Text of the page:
Hyundai’s flying car concept aims to reduce congestion in major cities and could even reach speeds of up to 180 miles per hour. The vehicle could have a range of up to 60 miles when launched in a major revelation for commuters into city centres.
The fully-electric flying car could even be recharged in just five minutes in peak traffic to enable an efficient passenger ride service for residents of major cities.
Flying cars are likely will become available to hire as a taxi through the Uber app and could see journey times through dramatically reduced.
Hyundai revealed the full-scale model flying car at this week’s Consumer Electronics Show (CES) in Las Vegas.
However, Hyundai has not yet conducted any test flights or announced how much the new flying machines will cost.
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The agreement between the companies will see Hyundai focus on producing the product with Uber offering support for the logistics behind the project.
A joint statement from Uber and Hyundai said: “Hyundai will produce and deploy the air vehicles, and Uber will provide airspace support services, connections to ground transportation, and customer interfaces through an aerial rideshare network.”
The flying S-A1 vehicle will feature special air blades which will minimise noise and maximise efficiency.
The cabin will have four passenger seats and will have enough space to allow each user to carry a small personal bag for possessions.
Hyundai is Uber Elevate’s first vehicle partner who has experience with manufacturing ordinary passenger cars.
The taxi-service wishes to conduct a flight demonstration of the new product by the end of 2020 to put them on schedule for a 2023 launch.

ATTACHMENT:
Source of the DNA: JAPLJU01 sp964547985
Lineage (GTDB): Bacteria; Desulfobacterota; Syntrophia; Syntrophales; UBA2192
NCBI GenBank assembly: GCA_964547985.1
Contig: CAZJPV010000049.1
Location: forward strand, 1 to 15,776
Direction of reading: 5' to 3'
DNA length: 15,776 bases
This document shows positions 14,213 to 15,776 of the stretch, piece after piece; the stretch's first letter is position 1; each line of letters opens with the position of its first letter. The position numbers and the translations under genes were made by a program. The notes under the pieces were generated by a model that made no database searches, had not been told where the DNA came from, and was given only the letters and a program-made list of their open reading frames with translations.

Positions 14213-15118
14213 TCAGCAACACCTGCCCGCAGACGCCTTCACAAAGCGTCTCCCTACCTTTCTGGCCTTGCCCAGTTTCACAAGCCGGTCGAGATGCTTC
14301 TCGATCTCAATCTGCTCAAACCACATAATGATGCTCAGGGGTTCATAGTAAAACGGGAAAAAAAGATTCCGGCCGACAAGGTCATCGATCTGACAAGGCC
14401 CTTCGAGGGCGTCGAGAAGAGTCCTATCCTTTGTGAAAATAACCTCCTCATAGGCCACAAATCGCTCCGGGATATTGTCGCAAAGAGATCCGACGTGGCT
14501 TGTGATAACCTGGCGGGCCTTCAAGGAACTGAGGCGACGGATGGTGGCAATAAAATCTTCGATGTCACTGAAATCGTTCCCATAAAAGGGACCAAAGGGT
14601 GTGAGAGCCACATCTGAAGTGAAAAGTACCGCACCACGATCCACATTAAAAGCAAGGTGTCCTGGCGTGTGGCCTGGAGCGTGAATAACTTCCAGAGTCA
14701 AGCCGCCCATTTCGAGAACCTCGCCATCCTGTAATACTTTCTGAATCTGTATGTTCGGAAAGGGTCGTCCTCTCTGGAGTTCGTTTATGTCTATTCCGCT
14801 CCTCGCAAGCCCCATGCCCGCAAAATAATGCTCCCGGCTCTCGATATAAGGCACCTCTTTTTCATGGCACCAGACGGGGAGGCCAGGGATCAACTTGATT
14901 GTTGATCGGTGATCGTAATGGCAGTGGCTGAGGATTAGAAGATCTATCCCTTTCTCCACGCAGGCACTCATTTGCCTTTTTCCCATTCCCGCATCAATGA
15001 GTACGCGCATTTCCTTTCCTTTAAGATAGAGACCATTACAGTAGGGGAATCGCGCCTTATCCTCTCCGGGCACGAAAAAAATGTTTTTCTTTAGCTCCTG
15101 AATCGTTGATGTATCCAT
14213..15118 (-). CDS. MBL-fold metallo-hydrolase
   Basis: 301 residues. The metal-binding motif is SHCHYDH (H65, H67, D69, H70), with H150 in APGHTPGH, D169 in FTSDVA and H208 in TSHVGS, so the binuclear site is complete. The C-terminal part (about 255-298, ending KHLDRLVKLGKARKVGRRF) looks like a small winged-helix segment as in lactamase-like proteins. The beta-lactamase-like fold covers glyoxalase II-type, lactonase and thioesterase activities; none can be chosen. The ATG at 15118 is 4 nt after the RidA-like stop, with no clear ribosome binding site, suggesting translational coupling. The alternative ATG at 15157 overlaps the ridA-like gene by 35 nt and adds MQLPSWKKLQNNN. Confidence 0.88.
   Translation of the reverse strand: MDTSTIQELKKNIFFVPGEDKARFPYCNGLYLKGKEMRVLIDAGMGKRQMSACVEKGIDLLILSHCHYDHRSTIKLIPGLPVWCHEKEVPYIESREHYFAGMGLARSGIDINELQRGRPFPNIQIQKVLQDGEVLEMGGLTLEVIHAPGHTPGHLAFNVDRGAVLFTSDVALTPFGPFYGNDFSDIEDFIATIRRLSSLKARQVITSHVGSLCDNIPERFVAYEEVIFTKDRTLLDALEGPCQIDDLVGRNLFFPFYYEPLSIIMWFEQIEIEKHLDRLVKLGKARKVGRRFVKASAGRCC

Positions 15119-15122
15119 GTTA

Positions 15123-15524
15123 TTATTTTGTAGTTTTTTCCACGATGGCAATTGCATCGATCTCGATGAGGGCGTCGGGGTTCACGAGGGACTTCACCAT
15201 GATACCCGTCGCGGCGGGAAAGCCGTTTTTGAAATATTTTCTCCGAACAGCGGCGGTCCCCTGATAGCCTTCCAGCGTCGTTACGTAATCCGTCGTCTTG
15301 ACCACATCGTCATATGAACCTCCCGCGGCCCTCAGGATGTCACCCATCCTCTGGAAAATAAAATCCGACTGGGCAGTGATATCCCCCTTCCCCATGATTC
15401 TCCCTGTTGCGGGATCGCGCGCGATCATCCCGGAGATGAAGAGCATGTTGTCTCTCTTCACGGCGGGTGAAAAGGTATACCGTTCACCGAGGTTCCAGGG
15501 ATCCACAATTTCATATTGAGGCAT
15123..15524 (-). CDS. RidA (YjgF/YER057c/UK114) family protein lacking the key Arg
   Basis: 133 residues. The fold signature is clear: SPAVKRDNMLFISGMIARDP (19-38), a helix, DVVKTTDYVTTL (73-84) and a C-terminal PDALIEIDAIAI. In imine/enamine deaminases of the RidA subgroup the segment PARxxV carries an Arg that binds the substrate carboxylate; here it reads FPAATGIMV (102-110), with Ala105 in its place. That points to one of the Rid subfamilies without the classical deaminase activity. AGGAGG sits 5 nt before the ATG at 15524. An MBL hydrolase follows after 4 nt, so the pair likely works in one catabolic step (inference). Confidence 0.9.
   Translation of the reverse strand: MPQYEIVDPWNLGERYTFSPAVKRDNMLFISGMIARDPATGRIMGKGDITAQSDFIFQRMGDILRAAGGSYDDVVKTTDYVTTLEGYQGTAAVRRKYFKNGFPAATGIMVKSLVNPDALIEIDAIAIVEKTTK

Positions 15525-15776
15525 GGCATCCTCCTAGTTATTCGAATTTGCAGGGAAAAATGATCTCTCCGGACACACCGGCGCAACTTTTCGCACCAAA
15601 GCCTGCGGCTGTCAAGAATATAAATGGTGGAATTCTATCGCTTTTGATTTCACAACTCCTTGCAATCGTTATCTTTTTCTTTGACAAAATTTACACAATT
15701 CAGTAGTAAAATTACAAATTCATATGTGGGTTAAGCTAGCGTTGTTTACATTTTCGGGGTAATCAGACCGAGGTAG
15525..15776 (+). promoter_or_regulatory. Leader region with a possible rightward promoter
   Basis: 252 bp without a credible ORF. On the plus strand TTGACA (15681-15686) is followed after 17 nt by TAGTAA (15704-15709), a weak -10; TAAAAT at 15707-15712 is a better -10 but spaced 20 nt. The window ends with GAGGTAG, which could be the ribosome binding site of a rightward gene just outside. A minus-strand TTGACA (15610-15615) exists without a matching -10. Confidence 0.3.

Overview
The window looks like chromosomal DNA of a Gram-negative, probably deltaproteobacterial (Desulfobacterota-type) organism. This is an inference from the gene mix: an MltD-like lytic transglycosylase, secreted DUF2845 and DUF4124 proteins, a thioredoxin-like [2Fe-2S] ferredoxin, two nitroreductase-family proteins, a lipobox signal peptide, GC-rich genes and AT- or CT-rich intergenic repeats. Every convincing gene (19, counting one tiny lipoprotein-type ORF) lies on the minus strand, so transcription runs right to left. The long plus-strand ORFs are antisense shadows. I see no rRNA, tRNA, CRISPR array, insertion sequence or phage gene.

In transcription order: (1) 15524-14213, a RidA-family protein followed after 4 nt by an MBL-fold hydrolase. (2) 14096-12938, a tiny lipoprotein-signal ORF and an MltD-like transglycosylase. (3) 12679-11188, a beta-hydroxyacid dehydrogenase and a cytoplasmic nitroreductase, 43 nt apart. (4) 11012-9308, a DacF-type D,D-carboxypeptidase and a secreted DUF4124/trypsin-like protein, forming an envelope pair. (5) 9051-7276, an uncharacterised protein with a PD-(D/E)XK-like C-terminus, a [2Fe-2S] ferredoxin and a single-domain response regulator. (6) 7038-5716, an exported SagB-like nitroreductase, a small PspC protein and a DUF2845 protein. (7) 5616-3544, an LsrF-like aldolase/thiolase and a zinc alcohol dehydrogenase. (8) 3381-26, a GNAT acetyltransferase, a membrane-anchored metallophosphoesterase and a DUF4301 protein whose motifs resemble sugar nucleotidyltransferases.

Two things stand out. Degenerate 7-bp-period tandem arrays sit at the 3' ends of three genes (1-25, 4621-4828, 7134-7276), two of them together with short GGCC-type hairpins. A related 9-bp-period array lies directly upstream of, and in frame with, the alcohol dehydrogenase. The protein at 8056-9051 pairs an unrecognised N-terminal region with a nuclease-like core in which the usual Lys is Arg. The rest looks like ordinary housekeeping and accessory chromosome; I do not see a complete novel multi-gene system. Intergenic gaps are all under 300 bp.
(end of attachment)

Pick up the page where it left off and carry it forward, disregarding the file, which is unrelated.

Eric Allison, head of Uber Elevate said: “We believe Hyundai has the potential to build Uber Air vehicles at rates unseen in the current aerospace industry, producing high quality, reliable aircraft at high volumes to drive down passenger costs per trip.”
In a launch video released on social media, Hyundai shows the flying cars using specially-designed landing zones to ferry passengers.
Uber has said the group is consulting with architectures to build sky ports capable of handling up to 1,000 landings per hour in prime locations.
In a social media statement, Hyundai said: “A revolution in city travel is beginning. Introducing our vision of future mobility, Urban Air Mobility (UAM).
“We can now utilise urban air space to connect communities and fly on demand like never before. Check it out at CES 2020.”
It’s not the first time a car manufacturer has looked into the possibility of launching flying car technology.
Porsche have signed a memorandum of understanding with Boeing to build a fully-electric luxurious aircraft to fly people through congested cities.
Airbus have also conducted a test flight of their Vahana flying electric vehicle releasing a video of the machine hovering for 53 seconds.